The high-tech trade dispute rooted in Japan’s wartime history

10-Jul-2019 Intellasia | Reuters | 6:02 AM Print This Post

Japan has tightened curbs on exports of high-tech materials used in smartphone displays and chips to South Korea, upping the ante in a decades-old dispute with Seoul over South Koreans forced to work for Japanese firms during World War Two.

The export curbs highlight how Japan, the world’s third-largest economy, continues to hold sway over a vital corner of the global supply chain. It remains a major player in specialised chip components, even though it was overtaken as a chipmaker years ago by South Korea.

Below are some details about the materials targeted, the companies involved, the outlook for further curbs and the row itself:

WHAT IS BEING CURBED?

The tighter export curbs target three materials: fluorinated polyimides, used in smartphone displays; photoresists, used to transfer circuit patterns on to semiconductor wafers; and hydrogen fluoride, used as an etching gas when making chips.

WHAT IS JAPAN’S SHARE OF THE MARKET?

Japan produces about 90 percent of fluorinated polyimides and about 70 percent of etching gas worldwide, Japanese media have said. It produces around 90 percent of photoresists, according to a government report. That makes it difficult for South Korean chipmakers to find alternative sources of supply.

South Korea imported $144 million of the three materials from Japan in the first five months of this year, accounting for 94 percent of its fluorinated polyimides, 44 percent of its etching glass and 92 percent of its photoresist, Korean industry data showed.

A source at one of South Korea’s top memory chipmakers said chipmakers would have to try to build stockpiles.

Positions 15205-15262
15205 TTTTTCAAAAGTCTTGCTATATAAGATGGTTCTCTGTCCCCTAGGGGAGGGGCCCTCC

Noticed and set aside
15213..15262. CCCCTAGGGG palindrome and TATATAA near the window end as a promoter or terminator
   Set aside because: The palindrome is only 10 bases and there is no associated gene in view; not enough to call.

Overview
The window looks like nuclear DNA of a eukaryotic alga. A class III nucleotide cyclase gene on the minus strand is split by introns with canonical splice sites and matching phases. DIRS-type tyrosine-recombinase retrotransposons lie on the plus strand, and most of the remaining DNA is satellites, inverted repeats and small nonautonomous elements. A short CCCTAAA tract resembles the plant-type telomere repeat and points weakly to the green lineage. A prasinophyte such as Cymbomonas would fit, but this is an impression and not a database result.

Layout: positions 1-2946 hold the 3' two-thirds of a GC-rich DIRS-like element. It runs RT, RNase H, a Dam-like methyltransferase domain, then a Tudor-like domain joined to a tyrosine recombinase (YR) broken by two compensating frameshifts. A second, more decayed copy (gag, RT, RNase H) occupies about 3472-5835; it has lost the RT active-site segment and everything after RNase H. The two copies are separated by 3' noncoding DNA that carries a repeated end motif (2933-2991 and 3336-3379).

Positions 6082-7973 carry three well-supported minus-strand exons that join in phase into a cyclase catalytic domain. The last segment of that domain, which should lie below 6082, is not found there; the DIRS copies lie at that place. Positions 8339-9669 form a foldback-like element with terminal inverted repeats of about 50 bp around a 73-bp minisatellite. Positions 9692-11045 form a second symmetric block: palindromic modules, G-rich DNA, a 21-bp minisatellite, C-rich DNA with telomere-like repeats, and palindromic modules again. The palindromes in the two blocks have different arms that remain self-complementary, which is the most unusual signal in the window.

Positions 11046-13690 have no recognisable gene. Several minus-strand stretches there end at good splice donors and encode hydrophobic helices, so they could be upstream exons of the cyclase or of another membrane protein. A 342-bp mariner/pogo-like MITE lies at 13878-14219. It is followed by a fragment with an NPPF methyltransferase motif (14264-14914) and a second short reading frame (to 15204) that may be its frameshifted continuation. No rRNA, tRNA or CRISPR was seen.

WHAT FIRMS ARE LIKELY TO BE IMPACTED?

South Korean tech giants such as Samsung Electronics, SK Hynix and LG Display are all expected to be hit.

Japanese suppliers include JSR, Tokyo Ohka Kogyo Shin-Etsu Chemical and Stella Chemifa. Other suppliers include Showa Denko KK and Kanto Denka Kogyo, analysts say.

WHAT ABOUT STOCKPILES?

South Korean chip giants Samsung Electronics and SK Hynix rely on Japan for most of the materials, although they source some hydrogen fluoride from China. They have up to four months of stockpiles for some of the materials, according to experts.

“The materials are hard to build stockpiles of because photoresists, for example, can deteriorate over time,” said Nomura analyst Shigeki Okazaki. Likewise, etching gas is hard to store in high volumes, he said.

HOW WILL THE CURBS WORK?

Japan is stopping preferential treatment for shipments of these three materials to South Korea and will require exporters to seek permission each time they want to ship, which takes around 90 days, a government official said.

 


Category: Japan

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